As you can imagine, I am right there with you, as I was back then teaching with you. I had wanted to be a Hospital Corps School Instructor from the day I graduated Corps School in 1995. I fought very long and hard to get those orders and was one of the few at the time that actually wanted to be there instead of being forced. I can honestly say with exception of the last 6-9 months of my tour, it was the best tour I ever had and I enjoyed it tremendously! Over my 4 years as an instructor, I went from fundamental area team teaching (go team 1), to pushing an entire class through the entire curriculum (my favorite by a long shot) to the computer based training (total waste of time in my opinion) and caught the tail end of the “improved” blended learning. When I first got to Corps School and we actually “taught” things were so much better. The moral of the students was the biggest thing. There were less disciplinary problems because you were seen as an instructor and a mentor. You had the opportunity to mold these young people into sailors. This was even more evident when we pushed a whole class through the curriculum. They had 3 staff to go to at all times. They knew what was expected and when. We had very low attrition rates and even less disciplinary problems. But then as the Navy wanted to save money, our program was affected. We went to the computer based training over what seemed to be overnight. After a couple months it was evident to all of the instructors, what a horrible plan this was. All of voiced our opinions, but it was never taken into consideration. At the point that I had transferred, I felt more like a babysitter than I did an instructor.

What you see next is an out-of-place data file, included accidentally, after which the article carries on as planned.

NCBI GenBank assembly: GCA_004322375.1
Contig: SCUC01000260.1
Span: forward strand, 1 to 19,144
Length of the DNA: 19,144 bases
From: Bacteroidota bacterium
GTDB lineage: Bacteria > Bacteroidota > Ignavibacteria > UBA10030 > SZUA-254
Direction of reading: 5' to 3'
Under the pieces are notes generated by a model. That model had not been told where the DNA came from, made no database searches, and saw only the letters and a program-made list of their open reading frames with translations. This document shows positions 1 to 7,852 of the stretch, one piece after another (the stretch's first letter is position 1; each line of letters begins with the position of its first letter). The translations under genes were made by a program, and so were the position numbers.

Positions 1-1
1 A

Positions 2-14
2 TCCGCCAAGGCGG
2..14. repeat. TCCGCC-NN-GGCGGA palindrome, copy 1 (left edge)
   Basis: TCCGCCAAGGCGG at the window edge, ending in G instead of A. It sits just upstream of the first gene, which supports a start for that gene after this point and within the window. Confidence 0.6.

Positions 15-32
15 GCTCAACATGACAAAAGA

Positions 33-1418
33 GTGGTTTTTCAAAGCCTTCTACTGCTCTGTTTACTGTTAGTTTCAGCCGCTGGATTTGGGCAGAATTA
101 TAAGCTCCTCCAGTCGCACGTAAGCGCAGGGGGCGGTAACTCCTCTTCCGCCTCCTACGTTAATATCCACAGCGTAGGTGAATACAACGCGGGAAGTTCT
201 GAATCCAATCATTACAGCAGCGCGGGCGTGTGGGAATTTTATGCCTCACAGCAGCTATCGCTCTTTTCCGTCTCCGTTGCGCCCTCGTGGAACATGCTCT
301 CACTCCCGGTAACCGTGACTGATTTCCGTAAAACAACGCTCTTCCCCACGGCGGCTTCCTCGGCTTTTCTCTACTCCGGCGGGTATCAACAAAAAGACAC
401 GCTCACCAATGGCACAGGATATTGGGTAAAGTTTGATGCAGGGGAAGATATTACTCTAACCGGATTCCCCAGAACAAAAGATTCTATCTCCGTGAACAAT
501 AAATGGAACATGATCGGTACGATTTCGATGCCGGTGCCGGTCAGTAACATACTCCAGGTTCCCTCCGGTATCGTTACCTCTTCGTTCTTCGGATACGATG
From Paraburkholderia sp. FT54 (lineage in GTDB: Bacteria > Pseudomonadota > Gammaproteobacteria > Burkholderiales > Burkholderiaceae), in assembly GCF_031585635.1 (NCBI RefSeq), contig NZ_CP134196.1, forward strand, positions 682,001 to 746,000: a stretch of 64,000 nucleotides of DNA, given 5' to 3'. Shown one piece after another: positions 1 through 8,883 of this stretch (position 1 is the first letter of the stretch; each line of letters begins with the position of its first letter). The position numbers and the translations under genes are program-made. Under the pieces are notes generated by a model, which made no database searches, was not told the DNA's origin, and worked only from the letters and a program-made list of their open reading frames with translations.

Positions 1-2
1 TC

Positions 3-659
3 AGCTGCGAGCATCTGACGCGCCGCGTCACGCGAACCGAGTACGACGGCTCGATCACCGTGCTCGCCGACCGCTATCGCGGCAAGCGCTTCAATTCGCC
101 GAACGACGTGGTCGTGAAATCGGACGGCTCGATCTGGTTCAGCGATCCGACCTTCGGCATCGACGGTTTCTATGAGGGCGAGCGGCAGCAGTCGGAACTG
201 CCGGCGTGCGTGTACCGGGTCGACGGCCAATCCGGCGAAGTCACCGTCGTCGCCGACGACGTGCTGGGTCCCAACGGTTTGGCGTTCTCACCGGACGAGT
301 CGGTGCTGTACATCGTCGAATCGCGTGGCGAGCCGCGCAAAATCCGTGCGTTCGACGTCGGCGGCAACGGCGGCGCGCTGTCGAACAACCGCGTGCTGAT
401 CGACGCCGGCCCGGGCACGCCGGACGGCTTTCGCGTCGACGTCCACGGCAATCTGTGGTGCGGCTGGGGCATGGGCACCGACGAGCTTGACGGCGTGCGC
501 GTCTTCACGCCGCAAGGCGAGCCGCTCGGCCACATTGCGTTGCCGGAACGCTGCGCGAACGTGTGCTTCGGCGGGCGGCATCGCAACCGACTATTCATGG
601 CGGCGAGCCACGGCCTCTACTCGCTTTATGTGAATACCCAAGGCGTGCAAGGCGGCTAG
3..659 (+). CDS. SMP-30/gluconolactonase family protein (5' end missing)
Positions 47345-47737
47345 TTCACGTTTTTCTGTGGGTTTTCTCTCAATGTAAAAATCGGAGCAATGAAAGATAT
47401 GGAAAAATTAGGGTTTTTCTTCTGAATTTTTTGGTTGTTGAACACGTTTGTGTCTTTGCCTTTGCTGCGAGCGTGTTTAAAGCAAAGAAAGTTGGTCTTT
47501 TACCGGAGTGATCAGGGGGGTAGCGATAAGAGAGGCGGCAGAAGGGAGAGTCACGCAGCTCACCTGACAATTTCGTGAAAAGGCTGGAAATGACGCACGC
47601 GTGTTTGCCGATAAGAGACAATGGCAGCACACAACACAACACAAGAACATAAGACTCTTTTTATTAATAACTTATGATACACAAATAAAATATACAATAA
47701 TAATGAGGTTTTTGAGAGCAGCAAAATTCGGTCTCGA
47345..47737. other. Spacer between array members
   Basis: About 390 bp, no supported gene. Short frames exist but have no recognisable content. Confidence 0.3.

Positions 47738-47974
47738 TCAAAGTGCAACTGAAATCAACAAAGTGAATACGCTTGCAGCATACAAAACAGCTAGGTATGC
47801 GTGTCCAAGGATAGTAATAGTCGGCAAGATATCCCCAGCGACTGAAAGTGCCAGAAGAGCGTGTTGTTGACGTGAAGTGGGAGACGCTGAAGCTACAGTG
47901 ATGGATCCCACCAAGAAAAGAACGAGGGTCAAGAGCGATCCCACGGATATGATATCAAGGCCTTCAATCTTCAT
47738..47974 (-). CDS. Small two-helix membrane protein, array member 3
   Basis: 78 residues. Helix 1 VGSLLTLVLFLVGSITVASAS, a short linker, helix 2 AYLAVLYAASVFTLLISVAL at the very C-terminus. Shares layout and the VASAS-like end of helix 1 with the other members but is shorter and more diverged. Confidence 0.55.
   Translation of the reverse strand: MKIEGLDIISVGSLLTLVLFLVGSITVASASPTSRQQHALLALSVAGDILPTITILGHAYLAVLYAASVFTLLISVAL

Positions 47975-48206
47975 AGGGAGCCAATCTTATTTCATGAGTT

I am glad to hear that someone finally listened to the fleet about the poor quality “HMs” we were producing, and made a change. The children of this generation do enough sitting in front of a computer. But sitting infront of a computer screen cannot teach you how to treat a human being. There has to be a personal approach.

  4. Callahan says:

    Interesting report. I'm a civilian, I just came across this while doing some research about online education. For learning academic subjects, CBT works pretty well. For math classes especially, going at your own pace makes sense (Carnegie Mellon's website has some free math and science courses that are pretty impressive). But if a sailor or marine needs a corpsman, book knowledge only takes you so far.

    Sorry if this a dumb, lubberly question but since there's typically a lag between a recruit signing a contract and actually shipping off to boot camp, why not use that wait time for the recruits to complete a CBT course at home? Some recruits won't have the time to get through it, to be sure, and they could still start from scratch at their A-school.
    .
    But the recruits who “test out” of the online exams could be taught as a separate cohort by instructors who can assume they have the theoretical knowledg and move to advanced skills or practical applications sooner at no additional cost to the Navy. I seem to recall that the Air Force conducts its reserve medical officer training that way. The docs have to go through a self-study course at home. Once that's complete, they ship off for their two week knife and fork school.

    Of course the AF docs get their medical knowledge from med school, the self-study program is just basic stuff– who to salute, military law, the history of the Air Force (who knew they won World War II single-handedly?), etc. :o)